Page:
The graphic below illustrates an Income Statement and some of the line items we would expect. When we attempt to use this data it must always be in the context of the type of company we are analyzing.
REVENUE (Top Line)
-EXPENSES/COSTS These areas can be manipulated/ adjusted/
=GROSS PROFIT judgement is made. As a result fluctuation
=EARNINGS/ PROFIT/ NET INCOME (Bottom Line)
Often because of the decisions made in getting to the “bottom line”, not many businesses produce steady or linear earnings that can be relied on to make reliable forecasts.
So… should you be making an investment decision using;
P/E or P/E/G ?
Used alone, either of these metrics seem weak, and likely to disappoint. We prefer a more robust process. And this, of course, is where we leave you with a teaser…
To discover more about the ValueTrend Fundamental process, including how to determine when to utilize tools like “P/E or PEG” ratios, please sign up and attend our Webinar.
Keith, thank you for your insights on your recent trading protocol. I find them very educational.
You had mentioned that on Monday you would wade into the market. However, as the SP500 looks today to open below what appears to be a 5-day double top pattern, my question is this: do you now use that “line in the sand” to unwind your investments made earlier this week with the thought that the markets will either double bottom or drop further below the recent 52-week low? Or do you hold onto the investments made on Monday and keep the other cash that you did not spend ( I guess it is somewhere between 8-10% of your portfolio ) as backup?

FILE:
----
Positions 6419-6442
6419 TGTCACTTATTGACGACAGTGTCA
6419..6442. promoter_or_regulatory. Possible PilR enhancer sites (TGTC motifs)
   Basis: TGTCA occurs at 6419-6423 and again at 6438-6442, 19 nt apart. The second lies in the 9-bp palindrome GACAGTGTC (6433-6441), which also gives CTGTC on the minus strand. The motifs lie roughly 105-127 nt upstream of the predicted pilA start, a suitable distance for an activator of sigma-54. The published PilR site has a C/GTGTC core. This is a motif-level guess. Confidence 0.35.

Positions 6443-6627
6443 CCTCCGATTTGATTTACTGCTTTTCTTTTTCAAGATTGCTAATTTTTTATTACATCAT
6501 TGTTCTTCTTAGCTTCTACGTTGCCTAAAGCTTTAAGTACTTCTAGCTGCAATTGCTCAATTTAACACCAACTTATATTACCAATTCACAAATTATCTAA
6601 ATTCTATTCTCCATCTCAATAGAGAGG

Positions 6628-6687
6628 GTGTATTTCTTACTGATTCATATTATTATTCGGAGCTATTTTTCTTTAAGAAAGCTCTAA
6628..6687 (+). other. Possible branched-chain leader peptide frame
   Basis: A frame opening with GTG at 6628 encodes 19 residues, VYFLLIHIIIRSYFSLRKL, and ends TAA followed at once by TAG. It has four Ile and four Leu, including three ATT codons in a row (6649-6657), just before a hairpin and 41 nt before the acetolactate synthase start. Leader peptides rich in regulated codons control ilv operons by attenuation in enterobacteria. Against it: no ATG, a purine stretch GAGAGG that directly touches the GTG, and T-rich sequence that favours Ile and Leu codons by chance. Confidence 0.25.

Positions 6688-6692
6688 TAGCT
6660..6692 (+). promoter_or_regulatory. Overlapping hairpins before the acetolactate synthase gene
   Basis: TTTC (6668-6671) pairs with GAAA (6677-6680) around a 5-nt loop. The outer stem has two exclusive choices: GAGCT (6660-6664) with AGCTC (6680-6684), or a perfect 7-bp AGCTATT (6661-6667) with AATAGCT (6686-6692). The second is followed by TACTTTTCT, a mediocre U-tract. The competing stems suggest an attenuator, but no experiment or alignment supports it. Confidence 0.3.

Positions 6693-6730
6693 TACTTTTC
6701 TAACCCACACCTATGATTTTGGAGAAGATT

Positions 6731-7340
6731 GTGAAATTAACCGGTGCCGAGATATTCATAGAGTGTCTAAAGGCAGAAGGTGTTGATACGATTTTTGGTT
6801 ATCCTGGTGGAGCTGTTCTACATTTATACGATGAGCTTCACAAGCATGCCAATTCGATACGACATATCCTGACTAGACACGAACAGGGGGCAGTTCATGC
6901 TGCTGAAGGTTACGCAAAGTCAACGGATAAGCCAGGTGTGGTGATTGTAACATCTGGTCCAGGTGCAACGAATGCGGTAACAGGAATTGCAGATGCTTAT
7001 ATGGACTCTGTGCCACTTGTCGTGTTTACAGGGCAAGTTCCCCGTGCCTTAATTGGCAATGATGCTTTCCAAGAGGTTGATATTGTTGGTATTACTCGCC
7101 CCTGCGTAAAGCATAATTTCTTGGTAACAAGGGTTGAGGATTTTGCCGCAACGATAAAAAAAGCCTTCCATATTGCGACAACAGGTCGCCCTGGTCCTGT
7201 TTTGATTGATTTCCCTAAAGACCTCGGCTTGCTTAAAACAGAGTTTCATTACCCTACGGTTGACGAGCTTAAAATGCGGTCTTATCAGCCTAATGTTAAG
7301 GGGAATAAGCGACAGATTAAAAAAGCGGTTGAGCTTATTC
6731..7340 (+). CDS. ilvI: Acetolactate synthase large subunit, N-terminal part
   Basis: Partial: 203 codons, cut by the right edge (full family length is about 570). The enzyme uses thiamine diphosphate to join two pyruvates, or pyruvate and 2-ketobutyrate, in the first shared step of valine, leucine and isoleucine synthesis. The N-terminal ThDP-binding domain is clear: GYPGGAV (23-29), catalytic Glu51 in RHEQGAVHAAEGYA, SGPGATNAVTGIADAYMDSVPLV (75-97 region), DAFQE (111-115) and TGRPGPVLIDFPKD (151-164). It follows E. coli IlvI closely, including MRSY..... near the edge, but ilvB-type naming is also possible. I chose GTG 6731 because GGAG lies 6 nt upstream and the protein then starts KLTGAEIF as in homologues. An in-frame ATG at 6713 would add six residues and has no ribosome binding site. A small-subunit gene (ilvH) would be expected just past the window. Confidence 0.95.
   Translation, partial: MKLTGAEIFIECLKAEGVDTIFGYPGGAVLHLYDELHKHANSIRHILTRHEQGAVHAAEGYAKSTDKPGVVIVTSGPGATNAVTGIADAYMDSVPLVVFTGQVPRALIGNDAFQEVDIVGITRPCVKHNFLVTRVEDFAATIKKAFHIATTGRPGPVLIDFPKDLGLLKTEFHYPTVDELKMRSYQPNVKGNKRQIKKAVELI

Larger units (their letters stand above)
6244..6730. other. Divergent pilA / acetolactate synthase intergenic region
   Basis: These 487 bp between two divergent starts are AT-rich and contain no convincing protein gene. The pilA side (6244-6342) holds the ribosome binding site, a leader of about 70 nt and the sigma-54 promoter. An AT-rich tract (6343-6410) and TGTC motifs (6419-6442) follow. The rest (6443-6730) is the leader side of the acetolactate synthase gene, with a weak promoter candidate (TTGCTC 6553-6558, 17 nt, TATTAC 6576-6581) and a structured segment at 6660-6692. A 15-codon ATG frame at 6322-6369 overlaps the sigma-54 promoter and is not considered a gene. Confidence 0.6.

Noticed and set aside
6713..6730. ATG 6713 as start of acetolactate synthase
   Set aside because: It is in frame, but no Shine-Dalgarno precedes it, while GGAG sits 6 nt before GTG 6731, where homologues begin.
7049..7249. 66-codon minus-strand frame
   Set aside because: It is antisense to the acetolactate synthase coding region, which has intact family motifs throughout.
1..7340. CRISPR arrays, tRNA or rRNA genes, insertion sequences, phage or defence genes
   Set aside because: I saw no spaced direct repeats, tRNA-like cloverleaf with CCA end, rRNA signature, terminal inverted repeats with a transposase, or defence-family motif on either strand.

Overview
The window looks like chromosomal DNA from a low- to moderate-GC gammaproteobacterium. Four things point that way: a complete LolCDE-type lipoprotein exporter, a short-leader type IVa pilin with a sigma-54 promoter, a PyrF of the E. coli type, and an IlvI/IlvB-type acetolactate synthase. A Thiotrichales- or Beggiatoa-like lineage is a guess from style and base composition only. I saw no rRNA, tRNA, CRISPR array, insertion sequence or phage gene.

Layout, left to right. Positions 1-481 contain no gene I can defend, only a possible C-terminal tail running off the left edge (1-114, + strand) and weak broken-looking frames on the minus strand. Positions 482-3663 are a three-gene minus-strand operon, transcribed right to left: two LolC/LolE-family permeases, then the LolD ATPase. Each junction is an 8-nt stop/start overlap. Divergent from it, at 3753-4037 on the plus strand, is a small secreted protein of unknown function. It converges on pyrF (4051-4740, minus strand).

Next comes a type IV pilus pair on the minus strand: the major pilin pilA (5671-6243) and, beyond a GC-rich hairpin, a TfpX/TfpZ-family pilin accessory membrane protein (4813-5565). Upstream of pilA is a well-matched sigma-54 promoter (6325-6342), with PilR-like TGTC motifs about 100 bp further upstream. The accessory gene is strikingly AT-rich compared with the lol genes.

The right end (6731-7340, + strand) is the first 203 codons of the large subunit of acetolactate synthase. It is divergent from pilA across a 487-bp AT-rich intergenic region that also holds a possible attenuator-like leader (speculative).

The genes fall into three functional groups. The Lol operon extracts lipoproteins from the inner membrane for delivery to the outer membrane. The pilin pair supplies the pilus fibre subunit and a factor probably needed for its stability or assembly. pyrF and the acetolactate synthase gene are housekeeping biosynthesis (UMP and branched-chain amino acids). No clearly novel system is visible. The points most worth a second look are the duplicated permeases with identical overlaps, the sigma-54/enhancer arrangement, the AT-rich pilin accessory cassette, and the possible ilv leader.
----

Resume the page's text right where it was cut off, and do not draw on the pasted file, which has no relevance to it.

Thanks in advance if you could shed some light on your strategy!
Yes Chris, we are now 7% cash plus still hold 4% gold, 2% silver
The hammer candle bottom and support (now that 3000 is cracked) is 2850. If that breaks, I am forced to sell. If not, I hold as is.
Hi Keith and Christopher,
Algos have gotten very good at making charts undercut lines of support. As such, if the market goes under 2850, I definitely will not be selling right away. I’ll wait 3 days, like you suggested before. Then, I might sell 1/4 of my index holding. Then, I’ll wait for a monthly close to see how that looks and sell another 1/4 if it settles under 2700. That should help against getting shaken-out.
If the VIX was under 24, I might not do this, but because the VIX is above 40, sentiment is on the side of Longs right now. Many times in the past, a VIX above that level has led to solid returns 6 months later.
On the fundamental side, it’s super interesting. Economic numbers were fantastic before this “event”. So, if a cure is found, or, if this epidemic slows down (which is happening in China), I would expect to see the market rebound extremly fast, especially since Powell and Poloz just cut rate. More liquidity, solid economics, and TINA still the case (0.83% 10-year bond return).
My only worry are companies with poor balance sheets. How many are there on the TSX? Maybe as many as 20% are highly leveraged? Lower rates should help, but how many can endure lower sales for months? This is what Morneau should focus on right now.
Morneau only focuses on what votes they can buy.